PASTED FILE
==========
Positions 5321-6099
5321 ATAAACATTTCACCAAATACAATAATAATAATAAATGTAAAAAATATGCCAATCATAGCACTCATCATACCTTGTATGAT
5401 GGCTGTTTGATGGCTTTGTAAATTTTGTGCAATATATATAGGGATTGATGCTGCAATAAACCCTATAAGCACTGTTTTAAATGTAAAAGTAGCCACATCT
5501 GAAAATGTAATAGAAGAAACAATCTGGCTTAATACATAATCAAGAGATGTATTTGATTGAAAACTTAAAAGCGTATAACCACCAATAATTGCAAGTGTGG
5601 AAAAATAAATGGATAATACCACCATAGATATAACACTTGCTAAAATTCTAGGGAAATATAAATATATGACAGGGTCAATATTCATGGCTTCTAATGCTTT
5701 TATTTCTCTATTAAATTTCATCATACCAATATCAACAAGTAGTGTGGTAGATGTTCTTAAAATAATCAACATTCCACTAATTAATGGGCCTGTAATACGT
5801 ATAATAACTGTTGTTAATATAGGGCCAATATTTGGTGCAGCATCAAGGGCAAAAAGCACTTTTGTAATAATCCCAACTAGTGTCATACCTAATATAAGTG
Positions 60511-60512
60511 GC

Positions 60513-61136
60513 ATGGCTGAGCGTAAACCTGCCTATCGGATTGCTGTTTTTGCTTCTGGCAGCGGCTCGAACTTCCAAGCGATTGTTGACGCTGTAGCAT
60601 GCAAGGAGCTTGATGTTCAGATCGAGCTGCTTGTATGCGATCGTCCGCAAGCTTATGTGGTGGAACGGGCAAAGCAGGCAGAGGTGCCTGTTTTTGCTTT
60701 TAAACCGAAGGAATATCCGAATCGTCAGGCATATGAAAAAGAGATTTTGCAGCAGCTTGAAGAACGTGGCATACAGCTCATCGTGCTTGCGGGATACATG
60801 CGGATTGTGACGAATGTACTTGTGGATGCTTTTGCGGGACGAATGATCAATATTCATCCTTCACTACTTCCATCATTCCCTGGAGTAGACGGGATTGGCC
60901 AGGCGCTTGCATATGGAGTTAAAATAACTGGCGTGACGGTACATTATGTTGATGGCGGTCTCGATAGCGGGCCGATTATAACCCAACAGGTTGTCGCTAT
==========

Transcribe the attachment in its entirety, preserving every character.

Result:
Positions 5321-6099
5321 ATAAACATTTCACCAAATACAATAATAATAATAAATGTAAAAAATATGCCAATCATAGCACTCATCATACCTTGTATGAT
5401 GGCTGTTTGATGGCTTTGTAAATTTTGTGCAATATATATAGGGATTGATGCTGCAATAAACCCTATAAGCACTGTTTTAAATGTAAAAGTAGCCACATCT
5501 GAAAATGTAATAGAAGAAACAATCTGGCTTAATACATAATCAAGAGATGTATTTGATTGAAAACTTAAAAGCGTATAACCACCAATAATTGCAAGTGTGG
5601 AAAAATAAATGGATAATACCACCATAGATATAACACTTGCTAAAATTCTAGGGAAATATAAATATATGACAGGGTCAATATTCATGGCTTCTAATGCTTT
5701 TATTTCTCTATTAAATTTCATCATACCAATATCAACAAGTAGTGTGGTAGATGTTCTTAAAATAATCAACATTCCACTAATTAATGGGCCTGTAATACGT
5801 ATAATAACTGTTGTTAATATAGGGCCAATATTTGGTGCAGCATCAAGGGCAAAAAGCACTTTTGTAATAATCCCAACTAGTGTCATACCTAATATAAGTG
Positions 60511-60512
60511 GC

Positions 60513-61136
60513 ATGGCTGAGCGTAAACCTGCCTATCGGATTGCTGTTTTTGCTTCTGGCAGCGGCTCGAACTTCCAAGCGATTGTTGACGCTGTAGCAT
60601 GCAAGGAGCTTGATGTTCAGATCGAGCTGCTTGTATGCGATCGTCCGCAAGCTTATGTGGTGGAACGGGCAAAGCAGGCAGAGGTGCCTGTTTTTGCTTT
60701 TAAACCGAAGGAATATCCGAATCGTCAGGCATATGAAAAAGAGATTTTGCAGCAGCTTGAAGAACGTGGCATACAGCTCATCGTGCTTGCGGGATACATG
60801 CGGATTGTGACGAATGTACTTGTGGATGCTTTTGCGGGACGAATGATCAATATTCATCCTTCACTACTTCCATCATTCCCTGGAGTAGACGGGATTGGCC
60901 AGGCGCTTGCATATGGAGTTAAAATAACTGGCGTGACGGTACATTATGTTGATGGCGGTCTCGATAGCGGGCCGATTATAACCCAACAGGTTGTCGCTAT